The late Christopher Hitchens said something to the effect that conversations about religion are always interesting because you find out so much about a person: Their values, their conception of what is real, what matters in this life.
In this podcast we use religious scripture to take us to that base, to that framework, and then with the questions incited from this investigation, we connect it to the future of humanity. Say, to the tech that might enable what the Buddha experienced in meditation. What if instead of devas, there are advanced alien races, who like devas, are not worthy of worship. They die too, and are not our salvation, but may be beings of great knowledge who wield technologies that make preposterous religious dialogue sound like “terms and conditions” read by Spocks.
Where would an artificial general intelligence with consciousness fit. Would it also be a mere deva or would it be a god like that of Abraham? Able to create universes as many physicist believe is possible with sufficient knowledge? Then what would be its values? Could it be that our cultures in inventing their particular god have been preparing for the advent of general AI. And how well has that historical project gone? Are the attributes of Allah or Krishna mere reflections of apish ignorance?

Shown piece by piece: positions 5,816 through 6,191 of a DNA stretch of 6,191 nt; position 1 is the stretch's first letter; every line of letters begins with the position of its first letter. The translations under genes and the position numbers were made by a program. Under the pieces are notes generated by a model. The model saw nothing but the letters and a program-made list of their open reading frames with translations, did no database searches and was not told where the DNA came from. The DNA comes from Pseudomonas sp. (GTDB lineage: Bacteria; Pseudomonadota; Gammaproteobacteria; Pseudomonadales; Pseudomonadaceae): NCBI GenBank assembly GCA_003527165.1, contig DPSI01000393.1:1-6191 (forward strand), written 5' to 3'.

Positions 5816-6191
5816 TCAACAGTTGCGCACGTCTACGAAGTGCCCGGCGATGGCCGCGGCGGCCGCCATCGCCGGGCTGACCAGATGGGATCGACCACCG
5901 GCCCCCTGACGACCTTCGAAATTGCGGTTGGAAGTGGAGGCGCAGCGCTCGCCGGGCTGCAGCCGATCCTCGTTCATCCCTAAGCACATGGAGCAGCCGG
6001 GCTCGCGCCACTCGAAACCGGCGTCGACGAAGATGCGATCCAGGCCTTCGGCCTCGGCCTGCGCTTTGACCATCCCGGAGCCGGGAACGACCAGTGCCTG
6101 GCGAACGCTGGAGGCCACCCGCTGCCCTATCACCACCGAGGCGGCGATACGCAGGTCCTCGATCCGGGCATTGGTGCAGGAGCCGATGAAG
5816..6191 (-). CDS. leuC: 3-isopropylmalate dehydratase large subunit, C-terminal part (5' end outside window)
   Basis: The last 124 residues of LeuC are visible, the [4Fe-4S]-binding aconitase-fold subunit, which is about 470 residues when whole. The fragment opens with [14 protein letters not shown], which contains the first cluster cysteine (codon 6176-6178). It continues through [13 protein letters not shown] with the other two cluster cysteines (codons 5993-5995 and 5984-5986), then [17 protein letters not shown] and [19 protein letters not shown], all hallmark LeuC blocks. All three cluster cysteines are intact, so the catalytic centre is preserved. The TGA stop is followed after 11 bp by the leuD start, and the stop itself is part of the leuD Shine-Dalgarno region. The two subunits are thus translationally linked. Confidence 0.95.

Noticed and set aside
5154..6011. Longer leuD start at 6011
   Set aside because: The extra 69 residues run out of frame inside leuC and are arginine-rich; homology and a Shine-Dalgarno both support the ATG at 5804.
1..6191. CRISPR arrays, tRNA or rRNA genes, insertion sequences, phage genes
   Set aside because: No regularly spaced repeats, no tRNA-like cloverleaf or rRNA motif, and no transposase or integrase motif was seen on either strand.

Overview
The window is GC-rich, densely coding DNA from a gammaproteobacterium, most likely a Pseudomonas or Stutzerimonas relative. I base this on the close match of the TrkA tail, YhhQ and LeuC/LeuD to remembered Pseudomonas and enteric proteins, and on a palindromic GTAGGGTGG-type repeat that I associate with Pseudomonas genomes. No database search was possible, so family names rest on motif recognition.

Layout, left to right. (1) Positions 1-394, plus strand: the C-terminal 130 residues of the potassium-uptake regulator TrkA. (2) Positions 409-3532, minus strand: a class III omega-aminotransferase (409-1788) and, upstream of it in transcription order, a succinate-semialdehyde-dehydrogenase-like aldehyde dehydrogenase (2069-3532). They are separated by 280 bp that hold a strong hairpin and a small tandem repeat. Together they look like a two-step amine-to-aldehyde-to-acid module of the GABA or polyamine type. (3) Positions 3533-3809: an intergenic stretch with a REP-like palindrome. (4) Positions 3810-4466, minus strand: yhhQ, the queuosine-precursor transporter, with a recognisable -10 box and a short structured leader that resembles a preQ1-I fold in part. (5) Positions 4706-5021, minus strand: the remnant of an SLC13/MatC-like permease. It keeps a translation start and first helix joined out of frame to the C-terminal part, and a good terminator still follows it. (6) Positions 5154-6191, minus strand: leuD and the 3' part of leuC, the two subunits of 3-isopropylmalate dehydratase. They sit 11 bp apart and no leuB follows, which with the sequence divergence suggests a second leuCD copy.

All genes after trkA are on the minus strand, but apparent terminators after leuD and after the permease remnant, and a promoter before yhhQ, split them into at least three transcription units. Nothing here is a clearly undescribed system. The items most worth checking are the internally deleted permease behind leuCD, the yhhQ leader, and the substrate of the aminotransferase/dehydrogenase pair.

These are the sorts of questions we ask.
In this episode we look at the Aggi Vacchagotta Sutta from Buddhist scripture. In which the Buddha converts a wanderer, Vacchagotta, to his way, to the way of the Buddha, to the Dharma.
Have you ever had a walk with a friend, like I have through the nearby shoreline of Lake Michigan and just asked philosophical questions? Not the boring esoteric philosophy questions, but questions like, “Would you rather know the truth of all things or would you rather experience pure pleasure in some machine?”
Back then, I was really unsure. Truth seemed so valuable – to see beyond my eyes conceived of mortal dust, and witness what is at bottom. And pleasure seemed so… unheroic. Yet if I was smart, I knew I would pick that blissful, everlasting, heroin high. But to even say it sounds vulgar. And I think this is because we know that pleasure in our conventional lives is not fulfilling. It fades and leaves us hollow.
This is what underlies the teachings of the Buddha. The concept that life as is lived by those uninstructed in his teachings, the natural way of things is unsatisfying because nothing lasts.